Proud Americans

28 Jun

rtc orlando

Halfway through boot camp in Orlando in July 1991. Morale was low. Our daily schedule drained us as much as the heat and humidity did. Wake up at 3 am, dress in inspection-ready uniforms, have our bunks and our gear squared away so we could march to the galley in the pre-dawn darkness to prepare, serve and clean up after breakfast. Change into PT gear so we could condition ourselves to pass the fitness test in a couple weeks. Change back into our uniforms then out to the grinder for another grueling day of learning to march as a company.

Even our RCPO, the Recruit Leading Petty Officer, was frazzled. Column right, left face, about face, many of us bungling recruits still weren’t getting the hang of it. Midway through the morning a fortunate few were dismissed to return to the galley to repeat the breakfast performance for the noon meal. Afterward, more training. Classroom instruction conducted to teach us recruits Navy core values, rank/rate recognition, rape awareness, equal opportunities, sexual harassment and fraternization. We learned about naval history, laws of armed conflict, money management, shipboard communications, aircraft and basic seamanship.

But they didn’t teach us how to get along with each other. On communication blackout, none of us was permitted to contact family or friends on the outside. We were supposed to bond as a unit, and learn to rely upon our shipmates.

But instead of having each other’s backs, the eighty young women in our unit were at each other’s throats. The tougher females among us were victimizing the weaker ones, “borrowing” their possessions, blaming the inept and untrained when we failed an inspection or went over time using the showers. No one went as far as hazing, which would result in immediate discharge, but tempers were out of control.

Our CO’s noticed the deterioration of unit morale and gathered us together in the dorm. The CO from the adjacent male unit was brought onboard to talk to us. Expecting a lecture on good order and discipline, we braced ourselves for the tongue-lashing.

But CO Robards didn’t yell at us. He ordered us to sit on the floor, place our heads on our knees and close our eyes. In a soft, preacher’s voice, he began to remind us of why we were there. We left our parents, siblings, friends, and some of us left children behind so we could enlist in the most powerful Navy the world had ever seen. We wanted to defend the strongest nation and uphold the constitution. The CO reminded us that our traditions and customs were taught and followed not to inconvenience us, but to bind us to more than two hundred years of a rich history. We traded creature comforts and electronic conveniences for a military life because we cared about a future beyond ourselves. He talked about the freedoms that American civilians have, that we could choose our elected officials, we could decide whether we wanted to worship a God and how we wanted to practice that. If we wanted to, we could write letters, news stories, books and internet articles about any subject that struck our fancy.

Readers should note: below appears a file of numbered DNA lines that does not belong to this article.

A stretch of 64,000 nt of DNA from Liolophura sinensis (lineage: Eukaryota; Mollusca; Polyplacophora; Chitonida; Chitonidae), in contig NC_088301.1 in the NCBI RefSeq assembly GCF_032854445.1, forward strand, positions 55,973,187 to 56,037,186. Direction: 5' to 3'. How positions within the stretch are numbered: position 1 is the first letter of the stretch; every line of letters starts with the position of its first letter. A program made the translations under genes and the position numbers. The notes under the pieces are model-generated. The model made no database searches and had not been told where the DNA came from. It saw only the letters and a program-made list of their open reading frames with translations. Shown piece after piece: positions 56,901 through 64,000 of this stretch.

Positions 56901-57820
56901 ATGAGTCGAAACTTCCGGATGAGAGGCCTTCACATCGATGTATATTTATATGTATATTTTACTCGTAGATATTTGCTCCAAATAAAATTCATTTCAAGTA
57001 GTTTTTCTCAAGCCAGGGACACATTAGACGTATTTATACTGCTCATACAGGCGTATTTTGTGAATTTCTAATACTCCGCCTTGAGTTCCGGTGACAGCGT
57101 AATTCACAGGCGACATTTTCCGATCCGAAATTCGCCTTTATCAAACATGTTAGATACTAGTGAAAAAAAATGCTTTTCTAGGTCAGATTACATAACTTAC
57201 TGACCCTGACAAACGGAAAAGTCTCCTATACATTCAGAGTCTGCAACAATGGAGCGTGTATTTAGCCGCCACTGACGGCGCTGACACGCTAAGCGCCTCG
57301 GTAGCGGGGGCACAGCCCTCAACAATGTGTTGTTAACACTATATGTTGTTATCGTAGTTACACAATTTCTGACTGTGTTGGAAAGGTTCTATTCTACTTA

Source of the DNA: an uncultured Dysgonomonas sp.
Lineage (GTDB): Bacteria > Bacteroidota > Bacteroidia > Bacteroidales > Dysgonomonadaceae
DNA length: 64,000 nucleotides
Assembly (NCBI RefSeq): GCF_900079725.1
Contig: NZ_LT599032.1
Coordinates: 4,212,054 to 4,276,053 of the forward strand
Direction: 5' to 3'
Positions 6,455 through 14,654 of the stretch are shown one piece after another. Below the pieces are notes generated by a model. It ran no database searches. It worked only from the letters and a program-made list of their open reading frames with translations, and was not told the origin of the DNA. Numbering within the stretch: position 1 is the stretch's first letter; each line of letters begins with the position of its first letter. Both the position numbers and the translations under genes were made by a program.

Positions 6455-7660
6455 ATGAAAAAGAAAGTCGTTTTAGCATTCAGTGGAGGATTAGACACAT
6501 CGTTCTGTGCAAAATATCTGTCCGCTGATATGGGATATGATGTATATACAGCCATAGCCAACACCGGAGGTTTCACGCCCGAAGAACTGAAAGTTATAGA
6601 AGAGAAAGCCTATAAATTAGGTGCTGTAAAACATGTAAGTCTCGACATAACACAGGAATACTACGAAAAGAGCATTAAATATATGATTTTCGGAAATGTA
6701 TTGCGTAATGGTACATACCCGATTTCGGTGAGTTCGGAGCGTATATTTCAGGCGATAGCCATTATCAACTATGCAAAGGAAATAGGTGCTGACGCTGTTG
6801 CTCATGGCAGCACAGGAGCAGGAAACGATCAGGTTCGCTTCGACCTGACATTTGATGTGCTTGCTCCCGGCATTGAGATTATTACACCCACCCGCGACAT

We could have relationships of our choosing, and marry the loves of our lives, no matter their race or gender. Or we could remain single, and live the lives we dreamed. We could follow fashion, or make our own styles when we dressed. No one in government could tell us what we had to wear or eat, or think, or write about.

The CO reminded us we were sacrificing our dearest relationships because we aspired to a higher calling, because we were better people, because we wanted a future not only for ourselves but our families for generations to come. As he soothed us, sniffles were heard and tears fell. Some of the girls scooted closer and hugged. Tissues were produced and shared. The CO began singing softly, crooning

“If tomorrow all the things were gone

I’d worked for all my life

And I had to start again


With just my children and my wife

I’d thank my lucky stars

To be living here today

Cause the flag still stands for freedom

And they can’t take that away”

All the girls joined in:


“Cause I’m proud to be an American, where at least I know I’m free,

And I won’t forget the men who died

Who gave that right to me

And I gladly stand up

Next to you and defend her still today

Cause there ain’t no doubt I love this land

God bless the USA…”****

As we sang, we arose from the floor and circled up, arm in arm, to finish the chorus. The CO sang the next stanza while we hummed and smiled at each other, bonded at last.

**** Lee Greenwood, “God Bless the USA”


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